As the bloodshed continues in the Holy Land, and the Israeli government says that what we have seen so far is the “first stage,” I am reminded of the Prophet Muhammad’s saying: “If you see something evil, try to change it with your hands. If you are unable to do so, then speak out against it. If you are unable to do so, then hate what is happening with your heart. That is the weakest level of faith.”
I am speaking out against the horrific violence that we have witnesses in the Holy Land. I am speaking out against rockets fired on innocent civilians. I am speaking out against bombs and missiles hitting crowded population centers. I am speaking out of the indifference of political leaders and “religious leaders” at the enormous toll of human suffering that the world is witnessing in the Holy Land right now.
I also am praying for the safety, security, of all who are in the Holy Land, and I ask the Precious Beloved to stop the violence. Blood is blood; an Israeli life is as precious as a Palestinian life. The tears of a Palestinian mother sting just as much as that of an Israeli mother.
Why can’t more people see this?
Usually, nothing coming out of Saudi Arabia surprises me. Yet, this story shocked me to the core. According to a report by CNN, a Saudi judge recently refused to annul the marriage of an “eight-year-old girl to a 47-year-old man.” The annulment petition was brought by the girl’s mother, and the judge dismissed it because, she “is not the legal guardian of the girl,” according to the mother’s lawyer Abdullah al-Jutaili.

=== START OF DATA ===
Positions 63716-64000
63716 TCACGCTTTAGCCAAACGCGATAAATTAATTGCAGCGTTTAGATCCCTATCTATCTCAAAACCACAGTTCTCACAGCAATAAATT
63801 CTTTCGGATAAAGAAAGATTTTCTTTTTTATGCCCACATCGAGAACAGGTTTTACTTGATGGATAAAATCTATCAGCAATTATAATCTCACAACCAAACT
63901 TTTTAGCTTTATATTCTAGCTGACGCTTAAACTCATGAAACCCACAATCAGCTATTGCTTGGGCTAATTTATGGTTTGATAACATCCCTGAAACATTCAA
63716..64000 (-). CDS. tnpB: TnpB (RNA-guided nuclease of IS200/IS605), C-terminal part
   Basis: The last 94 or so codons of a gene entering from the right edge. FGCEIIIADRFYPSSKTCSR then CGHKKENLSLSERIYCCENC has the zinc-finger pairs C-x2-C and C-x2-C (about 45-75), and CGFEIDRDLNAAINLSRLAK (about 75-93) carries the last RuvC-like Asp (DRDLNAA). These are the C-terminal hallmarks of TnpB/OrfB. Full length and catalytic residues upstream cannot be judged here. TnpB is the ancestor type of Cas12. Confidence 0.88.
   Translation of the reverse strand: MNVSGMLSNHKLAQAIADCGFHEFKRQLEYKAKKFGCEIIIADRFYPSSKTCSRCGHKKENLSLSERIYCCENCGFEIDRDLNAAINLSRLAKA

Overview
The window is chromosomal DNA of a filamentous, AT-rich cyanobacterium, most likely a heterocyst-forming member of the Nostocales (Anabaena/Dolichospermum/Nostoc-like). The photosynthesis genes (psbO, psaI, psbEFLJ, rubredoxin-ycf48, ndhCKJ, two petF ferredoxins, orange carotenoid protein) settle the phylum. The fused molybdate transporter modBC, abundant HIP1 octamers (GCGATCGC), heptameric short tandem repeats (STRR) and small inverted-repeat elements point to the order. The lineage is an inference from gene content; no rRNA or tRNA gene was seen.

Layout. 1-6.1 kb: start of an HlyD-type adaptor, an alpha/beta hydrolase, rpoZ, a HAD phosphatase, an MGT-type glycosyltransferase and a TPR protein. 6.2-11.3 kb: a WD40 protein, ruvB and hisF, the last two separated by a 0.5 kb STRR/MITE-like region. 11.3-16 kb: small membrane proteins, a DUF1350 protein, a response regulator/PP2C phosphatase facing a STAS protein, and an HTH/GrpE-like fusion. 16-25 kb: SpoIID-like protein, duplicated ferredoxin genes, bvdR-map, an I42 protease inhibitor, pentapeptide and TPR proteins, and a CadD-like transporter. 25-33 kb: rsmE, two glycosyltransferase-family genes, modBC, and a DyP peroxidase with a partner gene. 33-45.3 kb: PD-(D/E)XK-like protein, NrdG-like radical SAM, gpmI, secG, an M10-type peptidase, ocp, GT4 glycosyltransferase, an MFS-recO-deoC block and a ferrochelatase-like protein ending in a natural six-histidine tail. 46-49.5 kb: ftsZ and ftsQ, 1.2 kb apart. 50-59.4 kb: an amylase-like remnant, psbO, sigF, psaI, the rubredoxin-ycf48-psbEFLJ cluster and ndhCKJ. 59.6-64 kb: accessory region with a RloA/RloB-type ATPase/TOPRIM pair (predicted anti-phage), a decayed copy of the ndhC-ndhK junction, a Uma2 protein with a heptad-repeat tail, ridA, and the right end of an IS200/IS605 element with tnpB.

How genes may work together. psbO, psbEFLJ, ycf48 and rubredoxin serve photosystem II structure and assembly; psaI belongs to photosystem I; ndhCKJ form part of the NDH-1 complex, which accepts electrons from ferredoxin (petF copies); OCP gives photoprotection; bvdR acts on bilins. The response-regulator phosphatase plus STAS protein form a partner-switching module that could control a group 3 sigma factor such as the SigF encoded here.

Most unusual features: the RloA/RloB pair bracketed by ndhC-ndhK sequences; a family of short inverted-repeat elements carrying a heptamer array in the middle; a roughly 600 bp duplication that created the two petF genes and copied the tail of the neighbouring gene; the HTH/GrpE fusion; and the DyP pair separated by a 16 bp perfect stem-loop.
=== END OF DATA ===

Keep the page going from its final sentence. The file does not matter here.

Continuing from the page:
The girl’s father arranged the marriage in order to settle his debts with the man. Bu–let us all breathe a sigh of relief here–the judge asked for a pledge from the husband that he would not consummate the marriage until after she reached puberty. After she reaches puberty, the judge ruled, the girl will have the right to request a divorce. But until then, it seems, she
is property of a man almost six times her age.
(guest post by Hussein Rashid)
A thanks to Aziz for opening the doors to his house to me. I shall endeavor to put everything back where I found it, and replace the juice.